Arnold Skolnick

From Wikipedia, the free encyclopedia
Jump to: navigation, search

Arnold H. Skolnick (February 25, 1937, Brooklyn, New York) is an American graphic artist, book publisher, movie assistant also the creator of the original 1969 Woodstock poster.

Early life[edit]

Arnold H. Skolnick was born in Brooklyn, New York in 1937. His mother, a competitive game player, Esther Skolnick (née Plotnick), won many bridge trophies, and shuffleboard trophies. His father, Samuel Skolnick, was a typographer, while music was his passion. He played hammond organ, piano, harmonica, mandolin & ukulele. He also sang, was a songwriter, and poet. The young Arnold was fascinated with pretty rainbows in the street left behind by leaking cars. This led him to want to create art for himself. While his father had been unable to make a living through the arts he did all he could to discourage his son from it as well. They were never able to see eye to eye. Although he was proud of his son in later years as Arnold became successful. Arnold graduated as an art major from The High School of Music & Art in 1955. His schooling continued as he attended the Pratt Institute in Manhattan's Greenwich Village. Upon completion he worked for Young & Rubicam, winning them 12 awards for best 'artistic' ads. While never feeling appreciated there he left to embark on his own company for as an artist his refusal to compromise his professional standards and his vision brought him out of the commercial advertising field, replacing it with art book publishing.

1969 Woodstock poster[edit]

Arnold Skolnick's 1969 Woodstock poster showed a white dove perched on the neck of an acoustic guitar.

Woodstock Ventures asked Skolnick to design a music and art fair poster. Skolnick's son Peter remembers watching his father cut out the words and bird from paper. He also remembers his father trying out different layouts. Skolnick was hired on a Thursday and delivered the poster the following Monday at about 11am. Although much money has been made from Skolnick's symbol, he received only one royalty check of about $15. While Skolnick has won many awards and many of his design solutions have become famous, perhaps his 1969 and his 40th anniversary Woodstock posters are his most famous.[1]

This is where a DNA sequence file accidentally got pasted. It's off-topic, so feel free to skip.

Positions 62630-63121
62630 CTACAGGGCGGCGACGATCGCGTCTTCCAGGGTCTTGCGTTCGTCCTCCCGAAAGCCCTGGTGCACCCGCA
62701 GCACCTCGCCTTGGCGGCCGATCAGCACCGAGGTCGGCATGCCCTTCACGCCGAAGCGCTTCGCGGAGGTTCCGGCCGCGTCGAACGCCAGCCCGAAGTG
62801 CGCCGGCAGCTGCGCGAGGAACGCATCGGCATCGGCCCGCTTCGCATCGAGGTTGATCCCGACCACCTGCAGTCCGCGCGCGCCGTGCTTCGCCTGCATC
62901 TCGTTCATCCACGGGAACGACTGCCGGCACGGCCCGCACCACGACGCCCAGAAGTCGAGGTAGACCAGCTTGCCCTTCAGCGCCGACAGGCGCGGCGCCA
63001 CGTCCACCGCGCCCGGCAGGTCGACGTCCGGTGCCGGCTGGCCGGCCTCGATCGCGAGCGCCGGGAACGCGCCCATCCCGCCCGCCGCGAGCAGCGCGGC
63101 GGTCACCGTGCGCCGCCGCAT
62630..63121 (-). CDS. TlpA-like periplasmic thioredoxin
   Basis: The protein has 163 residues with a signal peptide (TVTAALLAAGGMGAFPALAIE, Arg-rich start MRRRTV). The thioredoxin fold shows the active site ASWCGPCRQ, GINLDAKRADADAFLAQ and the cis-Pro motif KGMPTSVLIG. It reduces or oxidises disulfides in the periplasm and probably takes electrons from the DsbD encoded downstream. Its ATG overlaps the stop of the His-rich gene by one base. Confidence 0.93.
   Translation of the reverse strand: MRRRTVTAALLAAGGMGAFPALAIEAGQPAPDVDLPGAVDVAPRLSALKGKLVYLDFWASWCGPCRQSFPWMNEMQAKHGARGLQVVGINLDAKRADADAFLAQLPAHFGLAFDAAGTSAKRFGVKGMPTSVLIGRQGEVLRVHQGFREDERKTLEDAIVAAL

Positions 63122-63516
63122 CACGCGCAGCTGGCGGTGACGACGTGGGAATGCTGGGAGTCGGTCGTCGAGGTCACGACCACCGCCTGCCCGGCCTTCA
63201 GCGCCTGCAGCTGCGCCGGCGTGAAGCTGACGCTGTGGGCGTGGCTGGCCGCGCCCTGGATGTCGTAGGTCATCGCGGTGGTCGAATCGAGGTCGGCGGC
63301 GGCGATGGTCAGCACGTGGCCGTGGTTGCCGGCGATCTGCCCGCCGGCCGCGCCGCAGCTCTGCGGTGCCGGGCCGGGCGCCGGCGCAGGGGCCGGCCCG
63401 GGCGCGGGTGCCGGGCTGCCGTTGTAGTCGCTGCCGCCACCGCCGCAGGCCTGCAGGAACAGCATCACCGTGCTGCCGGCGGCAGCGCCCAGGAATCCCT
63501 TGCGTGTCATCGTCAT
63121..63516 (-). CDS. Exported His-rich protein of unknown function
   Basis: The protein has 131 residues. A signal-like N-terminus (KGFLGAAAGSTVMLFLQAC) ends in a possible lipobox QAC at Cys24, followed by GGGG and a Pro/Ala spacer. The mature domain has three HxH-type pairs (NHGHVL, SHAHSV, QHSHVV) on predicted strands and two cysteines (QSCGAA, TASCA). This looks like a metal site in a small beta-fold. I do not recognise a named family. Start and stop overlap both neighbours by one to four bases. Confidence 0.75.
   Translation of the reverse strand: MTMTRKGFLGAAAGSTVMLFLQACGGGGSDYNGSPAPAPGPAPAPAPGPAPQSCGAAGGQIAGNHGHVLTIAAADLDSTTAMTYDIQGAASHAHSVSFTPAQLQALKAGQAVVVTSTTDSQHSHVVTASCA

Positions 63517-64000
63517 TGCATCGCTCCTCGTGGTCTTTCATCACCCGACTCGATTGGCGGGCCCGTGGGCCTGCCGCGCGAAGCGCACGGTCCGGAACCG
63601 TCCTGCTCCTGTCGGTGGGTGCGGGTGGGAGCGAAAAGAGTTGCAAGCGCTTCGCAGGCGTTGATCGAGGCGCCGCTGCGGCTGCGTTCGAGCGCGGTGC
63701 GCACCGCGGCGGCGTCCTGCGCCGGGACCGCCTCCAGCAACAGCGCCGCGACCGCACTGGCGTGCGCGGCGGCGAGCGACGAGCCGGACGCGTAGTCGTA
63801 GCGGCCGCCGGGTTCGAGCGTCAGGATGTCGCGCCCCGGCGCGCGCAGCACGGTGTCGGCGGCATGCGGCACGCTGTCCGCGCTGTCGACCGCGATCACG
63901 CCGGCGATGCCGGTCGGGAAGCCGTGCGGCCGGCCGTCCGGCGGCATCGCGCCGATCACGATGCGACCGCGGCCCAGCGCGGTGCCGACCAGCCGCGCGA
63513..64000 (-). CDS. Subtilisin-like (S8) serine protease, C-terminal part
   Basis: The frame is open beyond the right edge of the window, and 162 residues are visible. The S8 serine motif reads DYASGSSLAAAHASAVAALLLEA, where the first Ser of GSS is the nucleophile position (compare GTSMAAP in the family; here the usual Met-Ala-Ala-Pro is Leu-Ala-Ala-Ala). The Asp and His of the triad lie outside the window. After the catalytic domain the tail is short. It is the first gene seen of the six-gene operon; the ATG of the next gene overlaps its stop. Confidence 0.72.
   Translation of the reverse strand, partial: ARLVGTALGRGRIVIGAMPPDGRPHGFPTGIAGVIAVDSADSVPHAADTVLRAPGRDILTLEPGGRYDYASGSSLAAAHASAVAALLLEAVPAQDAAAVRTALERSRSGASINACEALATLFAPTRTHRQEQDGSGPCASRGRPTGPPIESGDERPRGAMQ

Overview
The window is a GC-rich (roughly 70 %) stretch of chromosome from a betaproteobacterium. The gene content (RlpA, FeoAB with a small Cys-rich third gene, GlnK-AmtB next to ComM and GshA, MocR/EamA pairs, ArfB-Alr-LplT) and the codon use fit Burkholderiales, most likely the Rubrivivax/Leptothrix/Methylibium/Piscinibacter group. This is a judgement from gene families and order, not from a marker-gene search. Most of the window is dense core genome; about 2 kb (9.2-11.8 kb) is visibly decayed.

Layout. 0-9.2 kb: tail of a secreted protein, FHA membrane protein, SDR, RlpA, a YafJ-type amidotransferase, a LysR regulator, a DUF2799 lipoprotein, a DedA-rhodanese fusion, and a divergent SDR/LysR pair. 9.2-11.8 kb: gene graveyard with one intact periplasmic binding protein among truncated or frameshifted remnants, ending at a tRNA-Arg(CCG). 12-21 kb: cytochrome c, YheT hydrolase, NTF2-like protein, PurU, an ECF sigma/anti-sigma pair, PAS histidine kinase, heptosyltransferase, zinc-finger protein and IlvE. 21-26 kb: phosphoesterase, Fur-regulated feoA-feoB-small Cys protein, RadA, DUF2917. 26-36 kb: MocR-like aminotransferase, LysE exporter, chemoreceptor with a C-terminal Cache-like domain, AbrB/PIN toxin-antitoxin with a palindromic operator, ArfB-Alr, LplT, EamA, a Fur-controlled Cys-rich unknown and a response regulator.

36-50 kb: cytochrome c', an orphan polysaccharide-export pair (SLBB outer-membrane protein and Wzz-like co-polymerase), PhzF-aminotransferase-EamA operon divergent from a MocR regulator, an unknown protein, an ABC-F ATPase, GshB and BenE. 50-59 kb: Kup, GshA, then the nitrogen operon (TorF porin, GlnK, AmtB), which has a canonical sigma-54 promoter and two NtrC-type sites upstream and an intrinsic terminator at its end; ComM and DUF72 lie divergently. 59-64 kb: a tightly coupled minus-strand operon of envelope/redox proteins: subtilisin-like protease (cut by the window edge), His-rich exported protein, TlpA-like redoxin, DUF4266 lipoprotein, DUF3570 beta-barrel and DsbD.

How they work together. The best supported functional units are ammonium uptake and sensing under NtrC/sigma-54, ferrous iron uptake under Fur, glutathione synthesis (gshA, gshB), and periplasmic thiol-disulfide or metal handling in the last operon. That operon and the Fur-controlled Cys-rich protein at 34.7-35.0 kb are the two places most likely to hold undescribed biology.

Book publishing[edit]

Skolnick next started a company, Imago Imprint, that published, designed, produced mostly art books. It was established at 150 Fifth Avenue in New York City and led to a number of published books such as: Lightest Blues (Great Humor from the 1930s) and Paul Cadmus. His later company Chameleon Books led to many more art books such as: The Lyrical Constructivist: Don Gummer Sculpture, The Girl With The Watering Can, Hyman Bloom, Times Squared (Photographs by Toby Old). He also worked on projects with companies such as Carl Little, Pomegranate, Down East Books, Potter, Rizzoli, First Glance Books, and Chronicle Books.


Skolnick worked on titles and credits for To Kill A Mockingbird. He also worked with Linda Yellen as her assistant storyboarder, and with her on Playing For Time (1980) and Prisoner Without A Name, Cell Without A Number (1985).[citation needed]


Skolnick's drawings, paintings, and photography have been exhibited in Massachusetts at the Oxbow, Michelson & William Baczek Fine Art Galleries and also in various galleries in New York City.

Gallery shows[edit]

  • 1976 Rolly Michaux Galleries, 943 Madison Avenue, New York, NY
  • 2010 Antique and Artisan Center, Stamford, Conn

Articles and reviews[edit]